The UN Human Rights Council Reaches a New Height of Absurdity

Long a forum for despotic and ruthless regimes to criticize the Jewish state, the UN Human Rights Council has now commissioned an investigation into corporations doing business in Jewish areas of the West Bank and is set to release a list of such companies. The editors of the New York Post comment:

The Human Rights Council (HRC) believes companies doing business in the settlements are somehow [committing] a human-rights violation. Never mind that many of these firms provide jobs for Palestinians in the area and that the blacklist could cost many of them meaningful work. Or that the companies provide needed goods and services to anyone, no matter their background or where they live.

Ignore, too, the fact that the panel . . . has never voiced any human-rights concerns about firms in “occupied territory” elsewhere in the world, even where ethnic cleansing has taken place. And that numerous legal opinions and rulings [permit] such practices, with some citing language in the Fourth Geneva Convention.

The World Bank itself has lent billions to companies in occupied territories around the world. Heck, even the United Nations’ own legal adviser, in a 2002 memo on Western Sahara, concluded that such a practice raised no human-rights concerns.

But then, the move by the HRC isn’t really about fighting human-rights abuses (or, for that matter, making rational and consistent policy of any kind). It’s about trying to hurt Israel in any way possible and gin up opposition toward it. . . . Meanwhile, the council and [its director’s] office get hundreds of millions of dollars every year, much of it from the United States. Surely there are better uses for that money.

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More about: BDS, Israel & Zionism, UNHRC, United Nations, West Bank

When It Comes to Syria, Vladimir Putin’s Word Can’t Be Trusted

July 13 2018

In the upcoming summit between the Russian and American presidents in Helsinki, the future of Syria is likely to rank high on the agenda. Russia’s foreign minister, Sergei Lavrov, has already made clear that Moscow won’t demand a complete Iranian withdrawal from the country. Donald Trump, by contrast, has expressed his desire for a complete U.S. withdrawal. Examining Moscow’s track record when it comes to maintaining its past commitments regarding Syria, Eli Lake urges caution:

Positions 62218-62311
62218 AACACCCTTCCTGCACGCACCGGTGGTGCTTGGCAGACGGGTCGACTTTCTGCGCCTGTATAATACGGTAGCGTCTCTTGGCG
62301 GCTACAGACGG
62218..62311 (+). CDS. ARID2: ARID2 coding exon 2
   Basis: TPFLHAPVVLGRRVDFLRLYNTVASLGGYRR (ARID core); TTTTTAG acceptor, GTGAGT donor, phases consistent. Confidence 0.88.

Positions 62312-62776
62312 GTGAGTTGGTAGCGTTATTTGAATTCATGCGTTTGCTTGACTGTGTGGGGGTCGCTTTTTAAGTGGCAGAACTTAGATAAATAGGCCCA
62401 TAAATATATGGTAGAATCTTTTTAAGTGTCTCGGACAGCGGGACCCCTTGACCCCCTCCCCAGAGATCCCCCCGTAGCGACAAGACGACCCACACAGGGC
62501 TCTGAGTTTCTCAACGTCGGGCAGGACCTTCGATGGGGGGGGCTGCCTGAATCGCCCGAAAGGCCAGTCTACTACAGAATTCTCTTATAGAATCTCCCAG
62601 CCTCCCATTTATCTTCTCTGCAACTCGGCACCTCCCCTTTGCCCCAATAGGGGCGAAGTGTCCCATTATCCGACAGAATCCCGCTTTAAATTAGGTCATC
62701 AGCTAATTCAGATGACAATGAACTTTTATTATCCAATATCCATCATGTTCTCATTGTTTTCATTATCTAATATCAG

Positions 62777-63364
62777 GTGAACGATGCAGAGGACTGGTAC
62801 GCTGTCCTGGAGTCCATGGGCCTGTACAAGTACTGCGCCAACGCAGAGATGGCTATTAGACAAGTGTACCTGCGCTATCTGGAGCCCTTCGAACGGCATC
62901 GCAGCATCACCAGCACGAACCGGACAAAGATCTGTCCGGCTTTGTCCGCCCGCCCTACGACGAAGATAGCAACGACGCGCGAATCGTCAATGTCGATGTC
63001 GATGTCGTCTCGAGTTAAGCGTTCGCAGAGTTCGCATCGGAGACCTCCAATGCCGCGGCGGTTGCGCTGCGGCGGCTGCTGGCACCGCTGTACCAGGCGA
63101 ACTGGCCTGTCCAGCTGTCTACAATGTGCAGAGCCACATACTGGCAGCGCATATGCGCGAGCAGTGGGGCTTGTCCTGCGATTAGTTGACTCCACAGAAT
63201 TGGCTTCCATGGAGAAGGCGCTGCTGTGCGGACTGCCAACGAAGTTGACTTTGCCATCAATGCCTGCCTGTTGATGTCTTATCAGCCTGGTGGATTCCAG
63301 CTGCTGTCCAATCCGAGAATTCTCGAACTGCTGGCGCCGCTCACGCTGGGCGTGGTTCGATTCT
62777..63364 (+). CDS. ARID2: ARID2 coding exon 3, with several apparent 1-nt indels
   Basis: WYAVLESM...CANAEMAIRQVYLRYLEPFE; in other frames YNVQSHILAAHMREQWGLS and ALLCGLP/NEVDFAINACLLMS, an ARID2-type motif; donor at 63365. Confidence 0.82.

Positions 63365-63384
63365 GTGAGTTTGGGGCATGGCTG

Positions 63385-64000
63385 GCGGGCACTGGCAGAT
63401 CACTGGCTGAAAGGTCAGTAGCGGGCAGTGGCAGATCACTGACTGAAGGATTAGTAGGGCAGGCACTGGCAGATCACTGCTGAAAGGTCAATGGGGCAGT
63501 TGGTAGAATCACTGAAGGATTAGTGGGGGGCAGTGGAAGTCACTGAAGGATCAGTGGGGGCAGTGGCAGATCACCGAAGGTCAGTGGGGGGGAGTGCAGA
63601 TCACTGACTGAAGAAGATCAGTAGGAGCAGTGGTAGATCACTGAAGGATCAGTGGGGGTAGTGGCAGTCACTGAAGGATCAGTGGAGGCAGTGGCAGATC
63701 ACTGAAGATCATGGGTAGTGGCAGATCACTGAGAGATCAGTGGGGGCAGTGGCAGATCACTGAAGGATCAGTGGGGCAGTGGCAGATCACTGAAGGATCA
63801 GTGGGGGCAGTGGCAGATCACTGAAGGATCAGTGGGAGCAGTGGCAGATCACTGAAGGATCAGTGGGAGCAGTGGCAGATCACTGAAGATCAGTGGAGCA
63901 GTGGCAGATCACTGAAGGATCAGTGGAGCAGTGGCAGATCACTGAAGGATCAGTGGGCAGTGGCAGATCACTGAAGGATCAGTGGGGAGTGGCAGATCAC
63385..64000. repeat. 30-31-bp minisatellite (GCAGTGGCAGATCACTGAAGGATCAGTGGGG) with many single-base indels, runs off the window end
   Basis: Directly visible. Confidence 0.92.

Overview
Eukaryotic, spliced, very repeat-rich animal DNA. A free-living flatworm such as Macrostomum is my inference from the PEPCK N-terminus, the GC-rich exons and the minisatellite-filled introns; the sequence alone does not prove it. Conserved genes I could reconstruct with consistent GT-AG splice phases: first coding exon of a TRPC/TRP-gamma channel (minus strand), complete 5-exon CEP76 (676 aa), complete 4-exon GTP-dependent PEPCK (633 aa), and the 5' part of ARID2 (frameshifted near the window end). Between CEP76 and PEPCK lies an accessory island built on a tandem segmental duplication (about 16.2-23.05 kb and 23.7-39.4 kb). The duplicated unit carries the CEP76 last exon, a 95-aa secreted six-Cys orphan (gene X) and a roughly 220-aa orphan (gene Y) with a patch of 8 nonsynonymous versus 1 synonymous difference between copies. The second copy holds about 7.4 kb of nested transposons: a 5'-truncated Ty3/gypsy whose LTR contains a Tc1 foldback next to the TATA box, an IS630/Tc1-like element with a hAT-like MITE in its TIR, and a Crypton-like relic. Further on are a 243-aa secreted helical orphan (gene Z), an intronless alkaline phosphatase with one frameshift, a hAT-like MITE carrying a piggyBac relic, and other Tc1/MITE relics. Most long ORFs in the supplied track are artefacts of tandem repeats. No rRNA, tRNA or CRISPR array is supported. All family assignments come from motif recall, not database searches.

Secretary of State John Kerry spent his last year in office following Lavrov all over the world in an attempt to create a U.S.-Russian framework for resolving the Syrian civil war. He failed. . . . President Trump [now] wants to get to know Putin better—and gauge his willingness to help isolate Iran. This is a pointless and dangerous gambit. First, by announcing his intention to pull U.S. forces out of the country “very soon,” Trump has already given away much of his leverage within Syria.

Ideally, Trump would want to establish a phased plan with Putin, where the U.S. would make some withdrawals following Iranian withdrawals from Syria. But Trump has already made it clear that prior [stated] U.S. objectives for Syria, such as the removal of the dictator Bashar al-Assad, are no longer U.S. objectives. The U.S. has also declined to make commitments to give money for Syrian reconstruction.

Without any leverage, Trump will have to rely even more on Putin’s word, which is worthless. Putin to this day denies any Russian government role in interfering in the 2016 U.S. election. Just last month, Putin went on Austrian television and lied about his government’s role in shooting down a Malaysian airliner over Ukraine. Why would anyone trust Putin to keep his word to help remove Iran and its proxies from Syria?

And this gets to the most dangerous possible outcome of the upcoming summit. The one thing that Kerry never did was to attempt to trade concessions on Syria for concessions on Crimea, the Ukrainian territory that Russia invaded and annexed in 2014. There was a good reason for this: even if one argues that the future of Ukraine is not a high priority for the U.S., it’s a disastrous precedent to allow one nation to change the boundaries of another through force, and particularly of one that signed an agreement with the U.S., UK, and Russia to preserve its territorial integrity in exchange for relinquishing its cold-war-era nuclear weapons.

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More about: Crimea, Donald Trump, Politics & Current Affairs, Russia, Syrian civil war, U.S. Foreign policy, Vladimir Putin